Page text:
7.2 MICOR ADVANCED CONTROL
The Advanced Control Option for Micor station is offered as a field retrofit kit only. The tray is interfaced to the Micor station using the Micor DRC back plane, Unified or Non-Unified, depending on the station type. The tray is mounted towards the bottom of the station. The space evacuated buy the UDS modem and Allen Avionics delay line is utilized to provide room for the Advanced Control Tray. The Paging synthesizer is relocated to the space where the modem and delay line were and the Advanced Control Tray is mounted in the location where the paging synthesizer originally was. See the Advanced Control Retrofit for Micor PURC Paging Stations manual, part number 6881127E15 for detailed application information.
FIGURE 8. Advanced Control Tray Hardware Block Diagram
The Advanced Control Tray is microprocessor controlled and uses Digital Signal Processing, DSP, for audio processing. The tray is a 19" rack mount stand alone tray. The control tray is made up of 4 printed circuit boards, the Advanced Control Board (ACB), the Power Supply Line Interface Board (PSLIB), the Display Board, and the Back plane board. The back plane board is fastened to the tray and the ACB and PSLIB board plug into the back plane. The back plane board provides connectorized interface for the tray modules as well as interface to the rest of the station hardware. The display board physically snaps into the front panel and plugs into the ACB board via a ribbon cable. The display board is made up of an 8 character alphanumeric display, 8 status and indicator LEDs, and a 16 function key pad for locally operating, programming, and aligning the station. The front panel flips open for servicing of the ACB and PSLIB board.
The ACB board performs control audio processing, synthesizer programming, transmit audio processing, and station and system level alarm recognition and reporting. The board contains no user adjustable potentiometers and board status, configuration, and alignment is accomplished via the display board display and keypad. The PSLIB board generates +5 volts for use by the logic circuits, from station supplied +13.8 and +9.6 volt supplies. Filtered +13.8 and +9.6 is passed through the PSLIB board to the ACB board for use by the audio processing circuits. The PSLIB board also contains phone line interface circuitry for wire line control stations. The tray is also available with an internal dial up/dial out modem with battery back-up and charging for diagnostic messaging. If ordered the modem is piggy backed on the PSLIB board. The batteries mount to the control tray cover above the PSLIB board. The tray comes with a wiring harness for interface to the rest of the station and the outside world.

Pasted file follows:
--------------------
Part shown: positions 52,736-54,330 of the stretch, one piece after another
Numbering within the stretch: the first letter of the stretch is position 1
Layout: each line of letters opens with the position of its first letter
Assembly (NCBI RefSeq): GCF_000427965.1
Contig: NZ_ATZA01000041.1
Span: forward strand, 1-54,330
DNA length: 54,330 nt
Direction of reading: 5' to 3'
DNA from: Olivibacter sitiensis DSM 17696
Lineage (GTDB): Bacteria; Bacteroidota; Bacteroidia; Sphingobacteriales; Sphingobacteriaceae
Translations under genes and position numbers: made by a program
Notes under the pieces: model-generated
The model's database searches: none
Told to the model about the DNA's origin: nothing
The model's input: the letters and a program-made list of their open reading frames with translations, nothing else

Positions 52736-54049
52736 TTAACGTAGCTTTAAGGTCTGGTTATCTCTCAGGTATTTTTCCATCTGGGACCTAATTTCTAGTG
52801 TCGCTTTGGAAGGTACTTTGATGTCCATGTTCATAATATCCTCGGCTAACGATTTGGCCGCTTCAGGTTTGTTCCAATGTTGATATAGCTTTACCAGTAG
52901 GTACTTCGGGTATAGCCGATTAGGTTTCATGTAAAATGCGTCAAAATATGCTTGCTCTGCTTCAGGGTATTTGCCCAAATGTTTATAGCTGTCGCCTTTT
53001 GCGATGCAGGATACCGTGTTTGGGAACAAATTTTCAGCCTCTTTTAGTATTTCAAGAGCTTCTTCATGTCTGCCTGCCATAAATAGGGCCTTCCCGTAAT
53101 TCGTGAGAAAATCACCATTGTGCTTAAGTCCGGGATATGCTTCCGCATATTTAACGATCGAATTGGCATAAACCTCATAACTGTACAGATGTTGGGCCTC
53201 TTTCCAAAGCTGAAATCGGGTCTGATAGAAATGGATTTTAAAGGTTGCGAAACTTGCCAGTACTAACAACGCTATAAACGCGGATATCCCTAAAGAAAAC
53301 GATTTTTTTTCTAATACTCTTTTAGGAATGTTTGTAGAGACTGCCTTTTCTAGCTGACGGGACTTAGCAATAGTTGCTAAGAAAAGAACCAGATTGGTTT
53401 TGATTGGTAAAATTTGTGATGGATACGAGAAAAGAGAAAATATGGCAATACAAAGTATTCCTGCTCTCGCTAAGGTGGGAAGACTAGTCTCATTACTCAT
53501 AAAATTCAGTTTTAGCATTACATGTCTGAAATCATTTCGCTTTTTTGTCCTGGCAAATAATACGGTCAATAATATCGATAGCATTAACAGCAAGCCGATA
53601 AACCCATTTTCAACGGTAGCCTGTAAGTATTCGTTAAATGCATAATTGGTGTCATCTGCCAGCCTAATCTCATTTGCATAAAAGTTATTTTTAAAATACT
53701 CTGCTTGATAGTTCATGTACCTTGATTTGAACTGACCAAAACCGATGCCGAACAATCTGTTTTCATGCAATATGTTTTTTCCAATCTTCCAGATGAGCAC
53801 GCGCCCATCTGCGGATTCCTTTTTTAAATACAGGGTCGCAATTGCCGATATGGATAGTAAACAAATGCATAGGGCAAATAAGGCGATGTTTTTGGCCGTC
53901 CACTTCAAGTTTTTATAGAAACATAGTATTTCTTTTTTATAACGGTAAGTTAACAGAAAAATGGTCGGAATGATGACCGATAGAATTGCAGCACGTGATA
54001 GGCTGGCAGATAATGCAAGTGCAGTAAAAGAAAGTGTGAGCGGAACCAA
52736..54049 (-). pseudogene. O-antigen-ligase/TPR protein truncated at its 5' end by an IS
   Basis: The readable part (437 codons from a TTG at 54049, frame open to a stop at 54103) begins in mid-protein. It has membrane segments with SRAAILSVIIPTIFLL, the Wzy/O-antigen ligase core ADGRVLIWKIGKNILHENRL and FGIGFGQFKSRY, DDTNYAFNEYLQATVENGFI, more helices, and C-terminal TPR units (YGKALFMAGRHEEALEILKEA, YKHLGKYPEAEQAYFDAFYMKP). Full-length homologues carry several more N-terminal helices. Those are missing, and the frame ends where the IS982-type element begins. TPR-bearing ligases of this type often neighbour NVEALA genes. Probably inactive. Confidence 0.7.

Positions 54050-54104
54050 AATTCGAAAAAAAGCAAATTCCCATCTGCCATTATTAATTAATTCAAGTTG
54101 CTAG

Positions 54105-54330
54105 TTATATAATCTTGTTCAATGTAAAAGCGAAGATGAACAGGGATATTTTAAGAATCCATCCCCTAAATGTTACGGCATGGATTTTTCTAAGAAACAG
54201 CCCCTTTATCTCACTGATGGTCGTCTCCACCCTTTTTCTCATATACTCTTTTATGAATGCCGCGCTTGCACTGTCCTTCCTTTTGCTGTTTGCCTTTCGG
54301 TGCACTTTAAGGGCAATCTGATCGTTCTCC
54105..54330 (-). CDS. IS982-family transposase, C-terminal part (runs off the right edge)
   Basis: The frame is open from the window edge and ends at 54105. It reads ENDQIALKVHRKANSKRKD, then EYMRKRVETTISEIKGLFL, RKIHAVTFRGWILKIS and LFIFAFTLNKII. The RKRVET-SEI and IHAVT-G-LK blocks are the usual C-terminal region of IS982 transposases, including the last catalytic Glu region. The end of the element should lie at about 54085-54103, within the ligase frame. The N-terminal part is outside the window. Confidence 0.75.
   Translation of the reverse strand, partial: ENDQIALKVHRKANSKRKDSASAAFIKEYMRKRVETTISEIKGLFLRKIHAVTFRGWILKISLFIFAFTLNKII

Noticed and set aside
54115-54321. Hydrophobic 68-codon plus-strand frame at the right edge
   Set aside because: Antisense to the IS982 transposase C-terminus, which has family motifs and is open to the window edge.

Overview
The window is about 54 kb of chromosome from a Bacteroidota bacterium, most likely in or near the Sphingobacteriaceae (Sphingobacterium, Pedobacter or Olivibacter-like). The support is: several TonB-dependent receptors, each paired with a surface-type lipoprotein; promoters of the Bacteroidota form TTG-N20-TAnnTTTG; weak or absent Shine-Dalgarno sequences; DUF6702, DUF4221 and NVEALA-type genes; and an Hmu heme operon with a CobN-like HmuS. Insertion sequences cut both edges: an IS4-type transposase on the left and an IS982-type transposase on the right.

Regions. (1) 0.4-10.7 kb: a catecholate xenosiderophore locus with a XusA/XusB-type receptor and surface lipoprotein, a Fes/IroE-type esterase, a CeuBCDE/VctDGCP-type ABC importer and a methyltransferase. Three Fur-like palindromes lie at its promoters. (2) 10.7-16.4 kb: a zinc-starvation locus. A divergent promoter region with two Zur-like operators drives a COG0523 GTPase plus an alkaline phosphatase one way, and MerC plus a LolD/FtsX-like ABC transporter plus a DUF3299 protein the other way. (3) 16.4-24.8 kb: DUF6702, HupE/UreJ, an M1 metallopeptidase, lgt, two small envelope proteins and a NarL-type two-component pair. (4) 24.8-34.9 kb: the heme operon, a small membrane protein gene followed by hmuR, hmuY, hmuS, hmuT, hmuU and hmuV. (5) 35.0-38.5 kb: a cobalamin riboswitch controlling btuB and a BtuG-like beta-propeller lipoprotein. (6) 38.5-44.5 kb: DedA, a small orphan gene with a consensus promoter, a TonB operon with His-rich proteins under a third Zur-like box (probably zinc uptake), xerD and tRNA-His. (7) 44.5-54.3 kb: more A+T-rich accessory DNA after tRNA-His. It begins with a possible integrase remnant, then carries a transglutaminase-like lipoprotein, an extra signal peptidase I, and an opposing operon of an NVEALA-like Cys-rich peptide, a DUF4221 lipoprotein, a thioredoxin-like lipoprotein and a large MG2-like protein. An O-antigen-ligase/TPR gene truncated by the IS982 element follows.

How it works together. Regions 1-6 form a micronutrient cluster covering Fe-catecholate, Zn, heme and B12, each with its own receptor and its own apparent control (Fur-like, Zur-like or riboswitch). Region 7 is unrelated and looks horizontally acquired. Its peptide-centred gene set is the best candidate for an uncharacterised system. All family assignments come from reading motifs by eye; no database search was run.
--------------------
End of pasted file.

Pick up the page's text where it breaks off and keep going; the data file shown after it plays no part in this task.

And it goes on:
7.3 PURC 5000 STATIONS
The PURC 5000 family of paging transmitters are available in both indoor and outdoor cabinets. The station hardware and cabinet design have been reduced in size compared to the Micor transmitters. Station installation and servicing only requires single side access from the front of the station. All antenna, power, and control connections are made at the side of the station via the station J-box. This type of design allows the stations to fit flush against a wall or mount back to back in congested sites. The stations can also be stacked one on top the other. The 300 watt 900 Mhz station is the only exception, due to the PA and power supply requirements. The 300 watt 900 Mhz. station comes in either an indoor or outdoor cabinet and requires both front and rear access. All internal component assemblies either slide out on rails or fold out for servicing. The internal component assemblies are painted with a black finish.
Non-Simulcast PURC 5000 stations come standard with, Tone Remote Control, wire line control, a built in Bell 202 paging modem, minimum size required indoor cabinet, 120 V 60 Hz. AC power supplies, cooling fans depending on the make and model, RF tray and control as shown minus the wattmeter/delay line, and one or two PA decks depending on the power out, and a Low Pass Filter. Simulcast PURC 5000 stations come standard with all the Non-Simulcast station feature in addition to adding a Paging Synthesizer for increased TX frequency stability. Additional ordered options include a link receiver for RF control, digital wattmeter option for power out monitoring, digital delay line for simulcast equalization, second expansion tray for special applications using wild cards or RS232 communications, double and triple circulators, international power supplies capabilities, battery back-up options for stations, alternate cabinets, outdoor models or dual access Micor type cabinets, and Digital Remote Control. See figure 9 below for a visual representation of the PURC 5000 station.